Hundreds Gather Outside Moscow Court In Support Of Russian Director Detained On Fraud Charges
A Russian court has put prominent theater director Kirill Serebrennikov under house arrest over accusations of embezzling government funds, but his supporters say the charges are politically motivated.
Hundreds of Russians gathered outside a court in Moscow on Wednesday awaiting its decision on Kirill Serebrennikov, a prominent and outspoken theater director detained over accusations of fraud.
Serebrennikov was arrested by Russian investigators overnight on Tuesday at a hotel in St. Petersburg, and charged with embezzling 68 million rubles (about $1.1 million) of government funds. The money was awarded for a theater project to advance contemporary dance, music, and theatre popular. Serebrennikov has denied the accusations and pleaded not guilty in court.
Serebrennikov is the director of the state-funded Gogol Center, one of the most prominent and progressive theaters in Russia. He is known for his bold, controversial productions — he's worked on opera, ballet, and theater, as well as movies — and a strong anti-censorship stance.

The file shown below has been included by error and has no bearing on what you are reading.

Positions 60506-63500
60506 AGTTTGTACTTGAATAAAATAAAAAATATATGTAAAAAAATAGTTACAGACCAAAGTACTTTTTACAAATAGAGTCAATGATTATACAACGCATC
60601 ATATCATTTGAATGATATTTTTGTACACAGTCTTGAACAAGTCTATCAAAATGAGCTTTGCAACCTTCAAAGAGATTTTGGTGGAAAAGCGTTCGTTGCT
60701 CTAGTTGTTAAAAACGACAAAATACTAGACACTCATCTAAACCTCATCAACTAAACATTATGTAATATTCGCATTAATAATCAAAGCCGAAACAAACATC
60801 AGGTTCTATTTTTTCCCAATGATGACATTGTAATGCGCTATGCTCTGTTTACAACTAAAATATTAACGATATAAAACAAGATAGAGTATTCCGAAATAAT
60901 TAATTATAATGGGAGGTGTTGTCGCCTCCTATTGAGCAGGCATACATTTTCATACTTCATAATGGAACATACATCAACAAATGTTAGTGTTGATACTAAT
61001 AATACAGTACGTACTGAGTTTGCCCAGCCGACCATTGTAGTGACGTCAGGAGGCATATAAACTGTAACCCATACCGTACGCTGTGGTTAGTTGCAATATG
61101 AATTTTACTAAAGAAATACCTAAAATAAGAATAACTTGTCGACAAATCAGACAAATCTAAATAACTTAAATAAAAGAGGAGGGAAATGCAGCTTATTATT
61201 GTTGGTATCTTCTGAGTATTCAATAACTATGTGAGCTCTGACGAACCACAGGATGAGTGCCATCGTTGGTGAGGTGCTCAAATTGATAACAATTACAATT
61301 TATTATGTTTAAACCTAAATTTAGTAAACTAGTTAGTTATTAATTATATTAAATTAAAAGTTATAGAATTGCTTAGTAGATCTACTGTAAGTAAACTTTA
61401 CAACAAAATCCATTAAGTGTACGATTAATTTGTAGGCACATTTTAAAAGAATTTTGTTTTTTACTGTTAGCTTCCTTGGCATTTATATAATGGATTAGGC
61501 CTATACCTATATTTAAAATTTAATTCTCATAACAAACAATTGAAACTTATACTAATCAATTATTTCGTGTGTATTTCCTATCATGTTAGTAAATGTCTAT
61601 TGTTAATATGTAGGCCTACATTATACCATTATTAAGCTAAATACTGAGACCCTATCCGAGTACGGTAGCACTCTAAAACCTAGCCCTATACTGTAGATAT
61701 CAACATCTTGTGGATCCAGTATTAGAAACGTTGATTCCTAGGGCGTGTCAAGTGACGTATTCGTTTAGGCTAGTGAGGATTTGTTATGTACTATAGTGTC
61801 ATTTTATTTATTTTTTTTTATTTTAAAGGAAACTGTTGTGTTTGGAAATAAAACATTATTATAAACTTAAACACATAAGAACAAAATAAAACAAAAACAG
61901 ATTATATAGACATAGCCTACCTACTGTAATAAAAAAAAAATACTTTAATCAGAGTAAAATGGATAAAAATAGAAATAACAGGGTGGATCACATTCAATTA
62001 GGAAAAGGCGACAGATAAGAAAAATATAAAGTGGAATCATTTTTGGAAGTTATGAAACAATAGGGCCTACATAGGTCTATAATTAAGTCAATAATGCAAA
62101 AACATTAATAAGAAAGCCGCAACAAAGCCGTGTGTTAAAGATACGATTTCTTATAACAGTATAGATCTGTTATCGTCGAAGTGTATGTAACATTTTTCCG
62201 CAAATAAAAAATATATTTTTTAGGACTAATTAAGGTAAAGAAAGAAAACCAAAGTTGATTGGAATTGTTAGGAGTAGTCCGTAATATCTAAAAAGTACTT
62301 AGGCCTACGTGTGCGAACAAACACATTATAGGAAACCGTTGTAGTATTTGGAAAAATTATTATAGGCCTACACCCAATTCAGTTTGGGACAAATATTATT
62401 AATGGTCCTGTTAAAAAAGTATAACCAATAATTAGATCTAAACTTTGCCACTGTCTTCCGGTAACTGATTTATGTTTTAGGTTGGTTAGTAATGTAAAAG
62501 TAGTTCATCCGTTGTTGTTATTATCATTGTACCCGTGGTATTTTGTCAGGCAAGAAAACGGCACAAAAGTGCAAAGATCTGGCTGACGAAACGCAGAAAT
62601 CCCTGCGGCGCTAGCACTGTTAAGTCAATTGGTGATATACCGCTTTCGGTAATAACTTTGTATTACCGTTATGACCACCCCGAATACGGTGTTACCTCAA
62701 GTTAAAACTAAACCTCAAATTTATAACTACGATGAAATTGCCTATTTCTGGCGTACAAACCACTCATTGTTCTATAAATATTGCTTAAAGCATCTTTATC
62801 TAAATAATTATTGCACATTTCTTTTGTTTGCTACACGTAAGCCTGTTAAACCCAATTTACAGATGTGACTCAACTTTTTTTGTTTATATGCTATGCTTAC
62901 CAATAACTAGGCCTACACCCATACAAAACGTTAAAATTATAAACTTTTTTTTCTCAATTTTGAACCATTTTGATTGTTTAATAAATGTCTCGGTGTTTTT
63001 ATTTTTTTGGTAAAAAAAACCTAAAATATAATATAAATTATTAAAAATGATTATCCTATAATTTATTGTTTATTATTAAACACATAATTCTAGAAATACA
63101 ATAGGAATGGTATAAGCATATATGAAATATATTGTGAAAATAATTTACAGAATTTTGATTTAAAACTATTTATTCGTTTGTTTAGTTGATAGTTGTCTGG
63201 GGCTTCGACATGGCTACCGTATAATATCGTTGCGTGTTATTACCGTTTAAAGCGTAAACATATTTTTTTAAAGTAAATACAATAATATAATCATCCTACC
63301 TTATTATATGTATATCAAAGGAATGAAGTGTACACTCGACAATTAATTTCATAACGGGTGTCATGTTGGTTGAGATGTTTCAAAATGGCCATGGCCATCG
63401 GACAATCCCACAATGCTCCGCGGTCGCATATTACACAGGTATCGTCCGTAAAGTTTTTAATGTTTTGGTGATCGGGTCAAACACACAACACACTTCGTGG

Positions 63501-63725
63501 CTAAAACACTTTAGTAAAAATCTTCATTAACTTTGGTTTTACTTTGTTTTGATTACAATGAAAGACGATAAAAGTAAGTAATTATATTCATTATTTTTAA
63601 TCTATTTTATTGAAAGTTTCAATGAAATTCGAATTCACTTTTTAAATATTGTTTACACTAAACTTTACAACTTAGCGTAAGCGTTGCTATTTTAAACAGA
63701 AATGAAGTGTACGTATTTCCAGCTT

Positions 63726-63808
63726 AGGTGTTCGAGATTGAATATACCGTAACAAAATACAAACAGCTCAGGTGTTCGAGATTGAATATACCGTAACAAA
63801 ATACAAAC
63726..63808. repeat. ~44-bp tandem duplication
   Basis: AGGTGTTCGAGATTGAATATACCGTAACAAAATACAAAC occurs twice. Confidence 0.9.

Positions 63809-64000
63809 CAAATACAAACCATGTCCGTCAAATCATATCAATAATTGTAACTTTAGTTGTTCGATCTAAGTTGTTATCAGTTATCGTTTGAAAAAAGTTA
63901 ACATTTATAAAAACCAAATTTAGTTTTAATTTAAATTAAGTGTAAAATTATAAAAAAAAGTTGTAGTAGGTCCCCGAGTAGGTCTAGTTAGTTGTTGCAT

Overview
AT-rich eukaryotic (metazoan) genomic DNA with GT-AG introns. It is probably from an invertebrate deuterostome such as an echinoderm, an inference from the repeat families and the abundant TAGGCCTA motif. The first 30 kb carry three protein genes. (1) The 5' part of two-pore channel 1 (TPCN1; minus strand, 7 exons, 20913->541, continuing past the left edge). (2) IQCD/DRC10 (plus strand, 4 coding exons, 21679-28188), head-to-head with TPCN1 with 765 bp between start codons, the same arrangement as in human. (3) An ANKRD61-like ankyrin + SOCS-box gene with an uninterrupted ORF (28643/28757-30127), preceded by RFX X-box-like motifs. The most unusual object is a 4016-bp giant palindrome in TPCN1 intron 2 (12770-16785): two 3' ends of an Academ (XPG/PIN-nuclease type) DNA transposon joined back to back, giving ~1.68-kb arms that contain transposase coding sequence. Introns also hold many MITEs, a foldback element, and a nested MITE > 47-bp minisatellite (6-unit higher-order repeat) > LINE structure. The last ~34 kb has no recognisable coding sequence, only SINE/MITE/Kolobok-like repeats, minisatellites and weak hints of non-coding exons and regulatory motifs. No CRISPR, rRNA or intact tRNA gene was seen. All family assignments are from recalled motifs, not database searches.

Russian investigators had first arrested Serebrennikov in May, when they raided his flat and took him away for questioning on a fraud case. Authorities also searched the Gogol Center then, arresting two other theater directors and an accountant, all of whom have denied involvement, according to the BBC.
Serebrennikov's arrest has shaken the arts world in Russia, where many supporters say the charges against him are politically motivated, and fear that the government is sending a message. "We are living in a completely irrational situation" said Lyudmila Ulitskaya, an internationally acclaimed novelist, outside the court on Wednesday.
On Wednesday, Serebrennikov was presented in a Moscow court, which announced that he'd be put under house arrest under Oct. 19.
Hundreds of supporters gathered outside the court before his hearing.
Supporters included prominent artists like Vladimir Mirzoev, an award-winning director who has also been an outspoken critic of President Vladimir Putin.
Many supporters crammed into the courtroom.
Following his arrest, Boris Akunin, one of Russian's best-selling novelists, said the decision to detain someone like Serebrennikov had showed "Russia has moved to a new stage of existence with new rules."
"Arrests of prominent international artists only happens in our country when there is a a direct order from the chief leader," Akunin wrote. "Director Serebrennikov was arrested not by the Investigative Committee, he was arrested by Putin."
Nearly 14,000 people have signed an online petition to the country's investigative committee, calling for the case against Serebrennikov to be dropped.
"Artists should have the right to freely express their opinions. It is guaranteed by the Constitution of our country," the petition says. "Organs of law and order should not turn into a truncheon to intimidate those who disagree with the policy of the authorities."